- Hold the next piece just a bit further down nearer to their foot and give the command, "bow" along your horse to have the treat when they reach their head down to get it.
- Continue lowering the treat until your horse reaches down to their heel to retrieve it. Always using the command, "bow".
Once you can get your horse to reach to their heel for the treat call it a day and work on it again tomorrow.
- This time start, at the heel. Hold the treat at your horses heel and say the command, "bow". If your training the previous day went well then your horse will immediately lower its head to retrieve the treat from its heel. If not, then raise the treat up a little and work your way down to the heel.
- Once you have your horse taking the treat from its heel readily move the treat back further so your horse must bend its knee to reach the treat. If your horse tries to back up to reach the treat position him/her with a wall or fence behind him/her so backing up is not an option.
- As your horse becomes better at reaching for the treat behind its heel, move the treat further and further back until you get the deep bow you are looking for.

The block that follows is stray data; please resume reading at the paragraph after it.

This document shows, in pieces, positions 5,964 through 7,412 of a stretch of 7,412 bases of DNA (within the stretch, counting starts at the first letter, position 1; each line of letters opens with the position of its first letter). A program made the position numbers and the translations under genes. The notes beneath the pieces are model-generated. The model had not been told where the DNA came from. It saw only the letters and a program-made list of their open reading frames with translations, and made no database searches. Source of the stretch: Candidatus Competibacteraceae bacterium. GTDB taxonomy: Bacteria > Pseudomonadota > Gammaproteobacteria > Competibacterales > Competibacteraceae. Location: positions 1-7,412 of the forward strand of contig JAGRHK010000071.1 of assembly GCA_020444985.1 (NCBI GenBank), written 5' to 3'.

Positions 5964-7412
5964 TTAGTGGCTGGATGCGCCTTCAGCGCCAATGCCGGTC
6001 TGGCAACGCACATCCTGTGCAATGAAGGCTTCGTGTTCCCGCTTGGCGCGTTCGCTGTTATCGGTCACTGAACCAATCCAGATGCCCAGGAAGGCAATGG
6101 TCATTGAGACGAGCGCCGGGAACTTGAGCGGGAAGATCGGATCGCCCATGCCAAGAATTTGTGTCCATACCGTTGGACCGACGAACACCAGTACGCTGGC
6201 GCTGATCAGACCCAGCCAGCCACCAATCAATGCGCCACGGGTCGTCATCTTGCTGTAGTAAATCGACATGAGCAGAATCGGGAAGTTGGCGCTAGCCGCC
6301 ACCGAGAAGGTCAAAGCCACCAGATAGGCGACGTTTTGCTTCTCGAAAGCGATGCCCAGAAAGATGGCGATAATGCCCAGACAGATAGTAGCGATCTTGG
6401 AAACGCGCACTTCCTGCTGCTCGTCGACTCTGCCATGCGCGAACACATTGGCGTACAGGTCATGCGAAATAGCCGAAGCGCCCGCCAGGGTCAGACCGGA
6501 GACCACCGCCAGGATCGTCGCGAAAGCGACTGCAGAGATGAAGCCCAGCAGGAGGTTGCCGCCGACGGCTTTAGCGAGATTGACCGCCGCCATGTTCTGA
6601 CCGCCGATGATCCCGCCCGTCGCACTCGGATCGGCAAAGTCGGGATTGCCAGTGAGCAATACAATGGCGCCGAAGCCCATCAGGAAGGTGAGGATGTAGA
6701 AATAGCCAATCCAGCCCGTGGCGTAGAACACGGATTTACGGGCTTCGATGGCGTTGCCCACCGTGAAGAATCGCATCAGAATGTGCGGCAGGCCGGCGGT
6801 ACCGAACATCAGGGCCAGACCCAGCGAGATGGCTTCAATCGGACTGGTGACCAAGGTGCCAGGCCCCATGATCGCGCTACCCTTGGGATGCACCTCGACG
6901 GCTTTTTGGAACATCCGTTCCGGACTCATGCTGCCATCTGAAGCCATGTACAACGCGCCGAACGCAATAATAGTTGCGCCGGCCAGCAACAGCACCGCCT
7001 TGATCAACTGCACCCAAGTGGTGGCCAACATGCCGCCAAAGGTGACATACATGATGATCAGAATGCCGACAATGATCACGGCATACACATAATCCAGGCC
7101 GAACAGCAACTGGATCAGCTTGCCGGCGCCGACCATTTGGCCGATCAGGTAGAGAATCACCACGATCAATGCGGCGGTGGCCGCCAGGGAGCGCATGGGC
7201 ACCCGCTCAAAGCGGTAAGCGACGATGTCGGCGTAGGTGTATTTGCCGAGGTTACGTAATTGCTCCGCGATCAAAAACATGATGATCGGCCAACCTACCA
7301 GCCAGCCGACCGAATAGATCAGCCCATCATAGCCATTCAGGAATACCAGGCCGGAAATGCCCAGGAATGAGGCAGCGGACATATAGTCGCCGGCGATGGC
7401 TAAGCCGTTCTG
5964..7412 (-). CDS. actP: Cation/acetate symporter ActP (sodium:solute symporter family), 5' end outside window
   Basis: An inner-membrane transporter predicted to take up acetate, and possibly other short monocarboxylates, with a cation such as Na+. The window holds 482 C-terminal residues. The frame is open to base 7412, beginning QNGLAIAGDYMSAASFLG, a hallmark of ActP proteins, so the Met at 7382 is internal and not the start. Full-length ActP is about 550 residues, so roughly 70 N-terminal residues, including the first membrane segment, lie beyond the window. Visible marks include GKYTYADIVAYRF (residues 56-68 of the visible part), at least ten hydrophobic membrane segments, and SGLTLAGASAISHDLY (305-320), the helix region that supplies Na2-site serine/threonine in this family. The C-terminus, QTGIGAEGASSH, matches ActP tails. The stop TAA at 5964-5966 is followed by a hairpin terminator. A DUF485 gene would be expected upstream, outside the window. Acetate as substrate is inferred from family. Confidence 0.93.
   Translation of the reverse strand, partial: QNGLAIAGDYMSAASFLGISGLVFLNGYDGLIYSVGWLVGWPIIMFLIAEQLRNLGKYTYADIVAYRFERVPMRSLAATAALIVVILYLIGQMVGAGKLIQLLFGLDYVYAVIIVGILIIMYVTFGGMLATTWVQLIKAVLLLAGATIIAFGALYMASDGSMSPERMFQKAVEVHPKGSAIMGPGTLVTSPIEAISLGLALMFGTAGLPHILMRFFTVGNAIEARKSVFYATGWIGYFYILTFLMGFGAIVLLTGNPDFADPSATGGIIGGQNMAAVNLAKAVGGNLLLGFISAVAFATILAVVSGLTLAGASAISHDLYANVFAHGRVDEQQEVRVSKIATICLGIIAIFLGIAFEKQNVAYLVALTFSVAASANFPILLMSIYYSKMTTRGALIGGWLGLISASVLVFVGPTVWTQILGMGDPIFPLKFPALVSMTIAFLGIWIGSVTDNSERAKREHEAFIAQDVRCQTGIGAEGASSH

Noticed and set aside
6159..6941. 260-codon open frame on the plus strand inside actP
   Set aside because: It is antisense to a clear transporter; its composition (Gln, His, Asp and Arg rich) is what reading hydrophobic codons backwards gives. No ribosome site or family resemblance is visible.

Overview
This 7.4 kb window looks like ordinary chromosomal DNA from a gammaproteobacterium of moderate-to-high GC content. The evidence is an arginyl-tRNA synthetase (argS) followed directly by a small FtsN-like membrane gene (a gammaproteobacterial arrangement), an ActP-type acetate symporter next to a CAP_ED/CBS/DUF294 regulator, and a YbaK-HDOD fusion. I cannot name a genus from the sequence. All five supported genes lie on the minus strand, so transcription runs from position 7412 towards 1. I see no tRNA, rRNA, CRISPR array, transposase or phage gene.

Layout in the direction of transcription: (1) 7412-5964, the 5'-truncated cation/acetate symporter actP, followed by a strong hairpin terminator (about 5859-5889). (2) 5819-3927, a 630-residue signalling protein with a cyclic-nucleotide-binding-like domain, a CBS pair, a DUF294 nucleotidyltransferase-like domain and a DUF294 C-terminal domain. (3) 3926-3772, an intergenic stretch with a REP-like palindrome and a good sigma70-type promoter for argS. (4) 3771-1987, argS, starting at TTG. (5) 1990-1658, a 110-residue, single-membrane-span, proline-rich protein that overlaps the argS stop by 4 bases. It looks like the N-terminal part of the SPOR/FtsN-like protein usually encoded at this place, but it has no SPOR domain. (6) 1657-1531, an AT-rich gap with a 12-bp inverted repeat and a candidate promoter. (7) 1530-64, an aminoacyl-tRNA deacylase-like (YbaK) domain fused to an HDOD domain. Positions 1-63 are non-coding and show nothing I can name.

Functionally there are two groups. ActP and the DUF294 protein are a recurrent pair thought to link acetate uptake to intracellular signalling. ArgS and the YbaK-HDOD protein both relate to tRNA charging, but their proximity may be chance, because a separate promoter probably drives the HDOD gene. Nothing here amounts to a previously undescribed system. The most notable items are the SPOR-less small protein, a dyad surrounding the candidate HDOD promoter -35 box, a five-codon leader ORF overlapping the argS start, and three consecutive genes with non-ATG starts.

Always have a word of praise ready for when your horse does well. Any time your horse doesn't readily reach for the treat, move it forward to where he/she will readily reach for it and work your way back again.
The "bow" is a sign of trust between you and your horse. It's a vulnerable position for your horse to assume, so be sure you make it a safe environment for him/her to perform it for you. Other horses in the area or a dog nipping its nose will only cause your horse a great deal of stress, a total lack of concentration and a lack of trust in you to protect him/her.
3. The "Hug"
Everybody likes a hug from their horse and this trick couldn't be easier than giving a hug! When your horse performs this trick you'll really feel like they are enjoying hugging you as much as you're enjoying the hug.
- Stand on the right side of your horse facing outward.
- Holding your horse's favorite treat in your right hand, present the treat to your horse and as your horse reaches for the treat slowly draw your hand back away until your horse has brought its face around your body in a hug!
Here's a BIG Hug!